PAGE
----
- Make it easy to administer. Over-engineered or overly complicated territory logic can sometimes break down over time. The leading reason for this is processes that are difficult to administer. If your CRM partner goes away or your CRM administrator gets hit by a bus, the territory logic should be easy to administer so that it is maintained over time.
- Make it easy to update. I have seen many territory designs that are very cumbersome to change when a territory assignment changes. For example, if your territory is driven by postal code, instead of putting the territory on the account, create a table of zip code records, and associate the territory with the zip code. With this approach, changing the territory of accounts in a certain zip code only requires update of one record, rather than updating hundreds of account records.
What if multiple people “own” accounts?
If you have multiple people who are responsible for an account, you will probably want to use some of the team options available in Dynamics 365. Teams are handled in greater detail in the Security chapter of this book, but we’ve included a summary of the main options in this chapter.
- The same group of people manage the same accounts: If Janet, Jim, and Pat work together on all of the same accounts, owner teams are the way to go. You can define a static team with set members and assign all of the accounts managed by the group to that team.
- Each account has teams with different members. Sometimes teams are assembled ad-hoc based on factors such as skill or certification required and market segment. In this case you would probably want to assign the account to the lead representative and then add an access team to the account and assign the rest of the ad-hoc team to the access team.
What if nobody “owns” the account?
In some cases, there is no clear owner for an account, for example, in a bank where anybody can help the company with their questions. In this case, remember that all company records in CRM must have an owner, but that doesn’t necessarily have to mean that the designated owner has special privileges on the record. Alternatively, you may decide to assign the accounts to a defined system administrator or service account, or assign them to the team for the business unit, granting all users in the business unit ownership over the account.
Even if nobody really “owns” the record, one consideration that you may want to think about is that ownership of records determines what appears in the “My Accounts” view. If you assign all accounts to the business unit team, all users in the business unit will see all accounts in the “My Accounts” view. For this reason you may still wish to determine a primary owner for account records.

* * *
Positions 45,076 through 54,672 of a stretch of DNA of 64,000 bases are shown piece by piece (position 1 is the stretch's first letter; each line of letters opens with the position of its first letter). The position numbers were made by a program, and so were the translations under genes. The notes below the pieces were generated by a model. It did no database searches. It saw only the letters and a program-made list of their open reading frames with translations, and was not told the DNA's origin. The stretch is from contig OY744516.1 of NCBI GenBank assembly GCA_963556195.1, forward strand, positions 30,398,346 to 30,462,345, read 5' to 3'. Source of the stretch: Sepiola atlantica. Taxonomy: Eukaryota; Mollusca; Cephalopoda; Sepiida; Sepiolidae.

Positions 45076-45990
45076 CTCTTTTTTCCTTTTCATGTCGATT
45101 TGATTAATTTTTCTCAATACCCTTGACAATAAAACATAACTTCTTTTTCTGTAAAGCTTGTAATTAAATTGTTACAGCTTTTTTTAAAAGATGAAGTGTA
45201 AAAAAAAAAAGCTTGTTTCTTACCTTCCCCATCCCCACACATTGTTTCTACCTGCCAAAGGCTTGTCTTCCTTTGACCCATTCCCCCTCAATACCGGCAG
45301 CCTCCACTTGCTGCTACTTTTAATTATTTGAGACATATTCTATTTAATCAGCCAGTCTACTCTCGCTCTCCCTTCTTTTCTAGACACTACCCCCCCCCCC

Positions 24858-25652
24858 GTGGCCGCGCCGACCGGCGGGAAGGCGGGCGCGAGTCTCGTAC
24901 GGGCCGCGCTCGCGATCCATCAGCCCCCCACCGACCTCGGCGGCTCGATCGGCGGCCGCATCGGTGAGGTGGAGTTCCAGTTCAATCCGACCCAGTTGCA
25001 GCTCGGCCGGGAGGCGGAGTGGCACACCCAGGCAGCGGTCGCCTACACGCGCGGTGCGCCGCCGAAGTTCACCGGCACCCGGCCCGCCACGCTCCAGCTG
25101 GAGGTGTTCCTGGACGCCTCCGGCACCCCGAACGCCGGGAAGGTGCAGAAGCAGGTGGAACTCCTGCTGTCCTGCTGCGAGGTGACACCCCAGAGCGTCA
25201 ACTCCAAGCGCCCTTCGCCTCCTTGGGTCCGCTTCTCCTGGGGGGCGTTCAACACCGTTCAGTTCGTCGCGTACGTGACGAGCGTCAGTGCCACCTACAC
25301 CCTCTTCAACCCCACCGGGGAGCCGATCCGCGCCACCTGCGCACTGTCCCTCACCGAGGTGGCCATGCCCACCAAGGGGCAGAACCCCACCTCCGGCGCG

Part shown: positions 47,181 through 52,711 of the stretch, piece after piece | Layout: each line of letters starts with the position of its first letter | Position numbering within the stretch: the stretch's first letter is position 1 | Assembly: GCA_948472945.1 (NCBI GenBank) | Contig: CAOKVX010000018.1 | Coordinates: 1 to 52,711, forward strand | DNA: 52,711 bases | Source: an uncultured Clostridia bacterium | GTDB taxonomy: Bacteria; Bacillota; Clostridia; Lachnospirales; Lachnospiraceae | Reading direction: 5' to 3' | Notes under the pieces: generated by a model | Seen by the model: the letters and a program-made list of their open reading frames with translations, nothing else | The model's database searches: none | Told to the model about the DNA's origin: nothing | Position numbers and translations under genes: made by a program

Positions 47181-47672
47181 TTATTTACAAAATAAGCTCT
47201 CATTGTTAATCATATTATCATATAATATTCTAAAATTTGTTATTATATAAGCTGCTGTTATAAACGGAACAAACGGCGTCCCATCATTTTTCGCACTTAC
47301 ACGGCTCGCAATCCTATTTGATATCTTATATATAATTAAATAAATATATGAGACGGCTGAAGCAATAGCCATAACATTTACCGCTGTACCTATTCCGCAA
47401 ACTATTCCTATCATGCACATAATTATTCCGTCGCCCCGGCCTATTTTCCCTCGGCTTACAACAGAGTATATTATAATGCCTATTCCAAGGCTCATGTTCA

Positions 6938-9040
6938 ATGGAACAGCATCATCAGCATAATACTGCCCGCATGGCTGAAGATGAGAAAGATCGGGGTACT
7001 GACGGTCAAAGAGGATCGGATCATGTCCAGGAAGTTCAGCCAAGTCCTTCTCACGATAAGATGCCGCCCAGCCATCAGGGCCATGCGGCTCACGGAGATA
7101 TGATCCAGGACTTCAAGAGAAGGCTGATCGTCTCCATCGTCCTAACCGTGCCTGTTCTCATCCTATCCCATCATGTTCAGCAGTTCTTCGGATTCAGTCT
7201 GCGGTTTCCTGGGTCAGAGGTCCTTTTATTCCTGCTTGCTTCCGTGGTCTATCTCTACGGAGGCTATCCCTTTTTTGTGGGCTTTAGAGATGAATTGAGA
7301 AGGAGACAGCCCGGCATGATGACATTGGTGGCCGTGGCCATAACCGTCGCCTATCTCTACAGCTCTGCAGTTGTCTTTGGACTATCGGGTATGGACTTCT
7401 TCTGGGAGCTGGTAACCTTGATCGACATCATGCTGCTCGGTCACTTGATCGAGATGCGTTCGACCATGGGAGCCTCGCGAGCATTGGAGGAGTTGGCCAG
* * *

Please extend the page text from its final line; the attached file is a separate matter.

How should I manage company addresses?
In Dynamics 365, there are two addresses on the account entity (although only one is displayed on the form by default). Additional addresses are located in the “More Addresses” entity, available from the Dynamics 365 navigation menu.
Even though addresses appear in multiple places, Dynamics 365 stores all addresses in the Address entity. The Account entity address fields on the account and contact entity in reality are located in the Address entity.
Behind the scenes, Address entity includes a field called AddressNumber (not displayed on the address form). Address records linked to an account where AddressNumber = 1 will appear in the account address1 fields. Address records where AddressNumber =2 will appear in the account address2 fields. Addresses where Address Number = 3+ will appear in the default “more addresses” view.
Want to have all addresses appear in the list for account addresses? Clear the filter for the “All customer addresses” view.
Considerations for customizing address fields in Dynamics 365
Given the “split personality” of address (where it shows up on Account and Address for the first two addresses), special care must be taken when modifying addresses configuration in Dynamics 365. Let’s say you decide to replace the standard state, country, or postal code field with a lookup field to a custom entity. This can be a good idea, but since the custom field added to the account record is not also automatically added to the address entity, if you replace the account Address1 Country field with a custom country lookup field, the addresses created will not have a country value in the address table. And there is no supported way to modify the relationship mapping between account and address, so even if you add the same lookup field to address entity, your selection in the country lookup field will not automatically populate the custom country lookup field in the address entity. A common workaround is to have a workflow on account update the standard address text fields when a value is selected in the custom address lookup fields, ensuring that the value selected is recorded in the address entity.